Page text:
Wanniski knows a good story when he sees one. The Guide rightly honors James Gleick of the New York Times for his exceptional coverage of breakthroughs in superconductors and for being the first to recognize the significance of what was happening. And the book gives high marks to Alex Kotlowitz's riveting Wall Street Journal article on the day-to-day violence of a 12-year-old's life in a Chicago public-housing project. The piece deserved a Pulitzer.

In fact, Wanniski is generally on target. The American Spectator is indeed excellent about every third issue. The "Harper's Index" is cutesy and the most notable part of the magazine. National Journal is "without a doubt the nation's most influential publication relative to its subscription base, a mere 5,600." Charlotte Low does do a superb job covering legal issues for Insight. Gregory Fossedal does suffer from "trying to cover the world from Palo Alto whilst writing books." Malcolm S. Forbes Sr.'s column does read "as if he composed it while motorcycling from his hot-air balloon to his yacht."

Wanniski's worst pick: Insight's puff profile of George Bush as a combination of Ozzie Nelson, Douglas MacArthur, Winston Churchill, and Mother Teresa. The Guide ranks the piece the sixth-best of the year in political reporting, mainly for realizing that Bush may be the next president. If so, I hope George doesn't believe everything he reads.

Similarly, the Guide is unduly generous to Policy Review, the Heritage Foundation's quarterly. PR, says Wanniski, "alters the terms of the debate," presumably filling for conservatives the role The New Republic plays for liberals.

Actually, PR generally takes the debate as given and preaches the Heritage gospel. It's journalistic and competently written (or edited) but rarely path breaking. The magazine peaked in 1983, with Tom Bethell's "The Lost Civilization of UNESCO"—a vivid, detailed, and analytic portrait of good intentions gone evil and incompetent. After Bethell, the United States just couldn't stay in UNESCO; it would be too embarrassing. Now that altered the terms of the debate.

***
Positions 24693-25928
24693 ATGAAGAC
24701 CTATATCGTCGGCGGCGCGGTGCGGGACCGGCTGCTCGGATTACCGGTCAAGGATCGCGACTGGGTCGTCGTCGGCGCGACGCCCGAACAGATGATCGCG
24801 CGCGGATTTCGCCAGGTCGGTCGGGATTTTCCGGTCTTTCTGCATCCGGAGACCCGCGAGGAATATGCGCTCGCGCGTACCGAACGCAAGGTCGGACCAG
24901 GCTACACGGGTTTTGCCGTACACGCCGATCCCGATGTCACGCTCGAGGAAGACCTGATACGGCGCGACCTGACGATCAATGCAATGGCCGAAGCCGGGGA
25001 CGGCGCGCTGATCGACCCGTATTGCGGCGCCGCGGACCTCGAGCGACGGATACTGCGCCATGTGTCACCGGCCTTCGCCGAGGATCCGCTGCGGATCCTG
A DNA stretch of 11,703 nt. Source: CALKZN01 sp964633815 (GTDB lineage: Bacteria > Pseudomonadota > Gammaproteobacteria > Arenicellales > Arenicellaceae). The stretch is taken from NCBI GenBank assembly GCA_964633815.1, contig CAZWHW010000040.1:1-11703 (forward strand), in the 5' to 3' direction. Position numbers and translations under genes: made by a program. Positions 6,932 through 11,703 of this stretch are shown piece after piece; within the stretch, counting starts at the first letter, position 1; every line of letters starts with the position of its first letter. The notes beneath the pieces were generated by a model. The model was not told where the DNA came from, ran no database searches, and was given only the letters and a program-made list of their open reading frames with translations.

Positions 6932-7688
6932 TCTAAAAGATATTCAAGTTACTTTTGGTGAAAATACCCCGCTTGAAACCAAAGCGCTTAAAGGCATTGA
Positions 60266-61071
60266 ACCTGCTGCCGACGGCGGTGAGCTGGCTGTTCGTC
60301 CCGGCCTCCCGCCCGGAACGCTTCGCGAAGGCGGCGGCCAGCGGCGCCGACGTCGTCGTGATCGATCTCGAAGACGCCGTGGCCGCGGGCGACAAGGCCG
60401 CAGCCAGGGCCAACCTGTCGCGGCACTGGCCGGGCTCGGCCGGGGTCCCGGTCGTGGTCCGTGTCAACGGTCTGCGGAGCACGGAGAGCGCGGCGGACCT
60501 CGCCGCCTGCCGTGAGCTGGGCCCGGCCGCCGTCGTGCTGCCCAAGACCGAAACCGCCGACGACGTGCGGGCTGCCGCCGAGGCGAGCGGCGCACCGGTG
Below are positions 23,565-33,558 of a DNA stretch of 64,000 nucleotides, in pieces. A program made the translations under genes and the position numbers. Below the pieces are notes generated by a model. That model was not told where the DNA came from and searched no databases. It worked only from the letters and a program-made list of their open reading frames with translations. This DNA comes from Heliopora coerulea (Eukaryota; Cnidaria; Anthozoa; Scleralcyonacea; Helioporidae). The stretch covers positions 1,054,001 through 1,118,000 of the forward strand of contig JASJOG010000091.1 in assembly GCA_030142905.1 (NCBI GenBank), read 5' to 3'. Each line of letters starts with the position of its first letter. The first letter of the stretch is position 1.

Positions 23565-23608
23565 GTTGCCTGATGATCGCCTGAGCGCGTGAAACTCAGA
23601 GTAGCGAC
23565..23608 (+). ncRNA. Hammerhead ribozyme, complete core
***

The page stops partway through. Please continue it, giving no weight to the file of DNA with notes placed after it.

Wanniski extols PR's foreign policy coverage, undoubtedly its strong suit. But he misses what's missing, namely, conflict. For that, you have to turn to another quarterly—one that Wanniski gives unduly faint praise. The National Interest, a three-year-old product of Irving Kristol's "got a problem, start a magazine" philosophy, has shoved Commentary aside as the leading place to publish conservative writing on foreign policy. (TNI's rise may explain Commentary's slump and its increased reliance on lifestyle bashing to fill its pages.) In addition to hosting the definitive NATO debate, TNI has run excellent articles on arms control, U.S. global strategy, specific countries, and (its best) nuclear winter.

Wanniski's Guide is a bit too entrepreneurial and crass for some tastes—which is why The American Spectator, a frequent practitioner of the bitch-and-moan approach to media criticism, panned it last year. Wanniski fairly begs for mocking reviews, however, by weirdly recounting in the introduction exactly how much attention the Guide got last year. Take my advice, Jude, keep your press clippings to yourself and let the book do the talking. Or, as they say in the journalism business, show, don't tell.

And, so far, the Guide hasn't quite found its market. Wanniski sold around 5,000 copies last year, and he says he is losing about $150,000 a year on the venture. In my informal survey of two not-so-randomly-selected business journalists—one of them rated in the book—neither respondent had ever heard of the Guide. The one not rated had, however, heard of Jude Wanniski.

Supply-sider that he is, Wanniski is trusting Say's Law—supply creates its own demand. And if my own experience is any indication, the Guide will be devoured by business reporters turned think-magazine editors. In other words, I loved it.

Assistant Editor Virginia I. Postrel is a former Wall Street Journal and Inc. reporter.